We should have eaten out. At fancy restaurants. With waiters. And candles. And silverware. We should have realized Panera and the drive-thru Subway would be our only out-of-home dining options for the next five years, and we should have gone hog wild with the Zagat rating book, hitting every classy joint in town, downing appetizers and adult beverages galore. We should have ordered crab claws, and blue cheese, and Brussels sprouts, and all the other foods our children flatly reject.
But we shouldn't have stopped at chow. We should have gone ballooning, gotten ourselves on sailboats, speedboats, and maybe a helicopter or two. Parachuting. We should have jumped out of an airplane while the baggage we carried could still fit on our backs. We should have driven to the mountains more, to hike or ski, or just to stand dangerously close to rocky crags and precipices, worried only about ourselves.
We should have traveled. To Spain. And Costa Rica. And Australia. And Egypt. And China. And the half dozen other places we said we wanted to go. Of course, we couldn't afford it back then. Not on starter salaries, with our one-bedroom apartment, its futon, and plastic trashcan. But we should have charged it and boarded those flights anyway, realizing it would be many, many years before we'd have that energy and freedom again.
We should have hit museums and opera houses, pondered more paintings and endured Wagner. We should have seen every movie that opened, no matter how smutty, and every play that came through, no matter how long. We should have gone salsa dancing. On Tuesdays. Because we could. We should have attended authors' readings, political rallies, and panel discussions with Nobel Laureates.
We should have leased a convertible, a zippy and impractical two-seater, with no trunk room for a stroller, and no child-friendly back seat. We should have bought white furniture and a carpet to match. And displayed crystal knick-knacks on a shelf two feet off the floor.
Because we should have known that they would put the kibosh on everything.
When I list the things we should have done before we had children, I sound like someone who's dying. I remember reading such a list written by Erma Bombeck. "If I had my life to live over, I would have talked less and listened more...." It was all regret and popcorn. Indulgences she denied herself. Opportunities she let pass. The thing about her list was that she actually was dying. I'm not dying; I'm just a parent.
I know children are a blessing. We are so lucky to have them. And lots of the time, I feel blessed and lucky. But sometimes I miss myself. And my spouse. And the people we used to be before the kids. I have lost control of a life that once was mine. Even my body has rented out space to the children. My hips, my boobs, my bum... these have become almost unrecognizable to me.
I calculated recently that if we wait until our youngest enters college to pick up and start living again, I will be fifty-six years old. Certainly young enough to travel, to dance, to attend the opera. But do I really want to wait that long?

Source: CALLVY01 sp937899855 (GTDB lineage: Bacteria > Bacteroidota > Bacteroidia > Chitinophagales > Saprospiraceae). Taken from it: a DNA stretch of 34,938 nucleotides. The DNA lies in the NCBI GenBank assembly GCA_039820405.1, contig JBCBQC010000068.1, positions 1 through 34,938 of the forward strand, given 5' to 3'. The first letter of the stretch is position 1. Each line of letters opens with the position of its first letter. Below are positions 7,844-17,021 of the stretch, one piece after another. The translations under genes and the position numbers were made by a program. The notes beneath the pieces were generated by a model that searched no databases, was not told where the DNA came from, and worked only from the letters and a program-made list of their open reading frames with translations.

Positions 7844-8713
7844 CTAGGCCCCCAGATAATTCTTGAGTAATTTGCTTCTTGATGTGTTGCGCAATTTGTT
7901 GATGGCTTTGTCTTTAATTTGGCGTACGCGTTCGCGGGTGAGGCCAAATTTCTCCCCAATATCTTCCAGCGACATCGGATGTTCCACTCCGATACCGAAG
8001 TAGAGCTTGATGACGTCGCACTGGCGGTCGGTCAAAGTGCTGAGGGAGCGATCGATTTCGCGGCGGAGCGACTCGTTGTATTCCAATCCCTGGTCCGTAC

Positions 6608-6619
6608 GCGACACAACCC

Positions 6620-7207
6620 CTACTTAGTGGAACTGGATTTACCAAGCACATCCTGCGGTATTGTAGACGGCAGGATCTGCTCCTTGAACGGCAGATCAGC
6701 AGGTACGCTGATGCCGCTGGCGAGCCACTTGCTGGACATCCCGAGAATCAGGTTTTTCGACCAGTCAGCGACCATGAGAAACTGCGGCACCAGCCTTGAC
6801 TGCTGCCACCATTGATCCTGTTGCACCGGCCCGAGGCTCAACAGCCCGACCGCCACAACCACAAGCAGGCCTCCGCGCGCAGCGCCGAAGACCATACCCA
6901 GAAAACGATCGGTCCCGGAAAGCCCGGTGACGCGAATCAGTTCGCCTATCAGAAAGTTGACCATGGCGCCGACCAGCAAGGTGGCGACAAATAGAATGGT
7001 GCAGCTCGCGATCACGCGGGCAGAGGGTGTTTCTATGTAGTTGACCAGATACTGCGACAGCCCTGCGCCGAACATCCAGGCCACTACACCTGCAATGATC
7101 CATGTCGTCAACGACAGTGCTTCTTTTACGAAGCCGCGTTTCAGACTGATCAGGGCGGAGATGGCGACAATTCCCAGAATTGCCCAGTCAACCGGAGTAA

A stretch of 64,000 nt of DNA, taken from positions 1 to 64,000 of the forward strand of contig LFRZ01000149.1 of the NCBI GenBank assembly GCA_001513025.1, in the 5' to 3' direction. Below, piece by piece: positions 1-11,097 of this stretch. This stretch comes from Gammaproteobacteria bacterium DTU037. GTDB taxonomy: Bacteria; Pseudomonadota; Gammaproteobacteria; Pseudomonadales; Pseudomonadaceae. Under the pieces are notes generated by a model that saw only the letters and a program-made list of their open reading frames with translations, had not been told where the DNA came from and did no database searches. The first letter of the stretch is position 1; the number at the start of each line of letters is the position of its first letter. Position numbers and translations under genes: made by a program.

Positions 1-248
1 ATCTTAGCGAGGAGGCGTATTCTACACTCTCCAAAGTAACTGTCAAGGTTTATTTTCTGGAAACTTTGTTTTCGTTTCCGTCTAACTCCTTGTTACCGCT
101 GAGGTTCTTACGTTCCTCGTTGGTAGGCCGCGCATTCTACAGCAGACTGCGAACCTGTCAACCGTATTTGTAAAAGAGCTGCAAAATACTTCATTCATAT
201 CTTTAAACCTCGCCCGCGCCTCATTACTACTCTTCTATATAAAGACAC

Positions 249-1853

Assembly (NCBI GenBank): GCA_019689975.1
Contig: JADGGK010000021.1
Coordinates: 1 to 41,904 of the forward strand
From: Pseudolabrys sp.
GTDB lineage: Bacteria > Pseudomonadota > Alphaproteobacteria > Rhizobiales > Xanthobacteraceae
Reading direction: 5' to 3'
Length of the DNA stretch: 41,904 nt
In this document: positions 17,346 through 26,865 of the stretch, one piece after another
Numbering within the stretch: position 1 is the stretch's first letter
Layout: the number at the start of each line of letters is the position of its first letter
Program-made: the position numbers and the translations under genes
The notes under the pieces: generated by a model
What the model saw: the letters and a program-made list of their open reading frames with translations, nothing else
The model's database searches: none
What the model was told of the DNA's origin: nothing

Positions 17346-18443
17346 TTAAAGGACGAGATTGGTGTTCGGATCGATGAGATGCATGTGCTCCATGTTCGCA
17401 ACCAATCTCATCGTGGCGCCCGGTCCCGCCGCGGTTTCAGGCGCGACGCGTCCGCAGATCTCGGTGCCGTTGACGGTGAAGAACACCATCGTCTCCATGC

So I have a solution: I'm starting now. So what if I'm tired? And cranky. And in debt. And have kids. All that is stopping me is me.
I recently took my daughters, ages two and six, to the ballet. The curtain rose at 7:39 PM, moments before their accustomed bedtime. The six-year-old grew sleepy. The two-year-old nearly got us ushered out. Her candy wrappers were noisy and her chatter irksome. But eventually, they both rose to the occasion. They sat still because everyone else was. They shut up (sort of) because everyone else did. We made it through, and successfully moved an activity from the "Can't Do It" to the "Yes We Can" List.
Last week, I banned children's music in my minivan. If I had to listen to "Chicka, Chicka Boom Boom" or "Banana Phone" one more time, I was going to throw someone out the window. No more Radio Disney. We are listening to grown-up music these days. And you know what? After the initial bellyaching, they even like it. My two-year-old serenaded Walmart with a Lady Gaga tune today. I heard my six-year-old singing Katy Perry's "Firework" in the treehouse. Sure, two little girls shrieking "Pour Some Sugar on Me" in the produce aisle will get you some wacky looks. Let 'em look. I've ceased to be a prisoner of my car. Getting back a little control has me, both literally and figuratively, back in the driver's seat.
Take your three-year-old skiing. Take your infant to the movies. Risk the public stare downs that accompany the presence of children in cultured places where kids don't usually go. And go anyway. Children are only our jailers if we hand them the keys.
I want my next list to read something like this: I took my daughter sailing yesterday. For lunch, we shared the salmon. We met some friends at the art museum, and finished the day planning our upcoming white water rafting trip in Canada....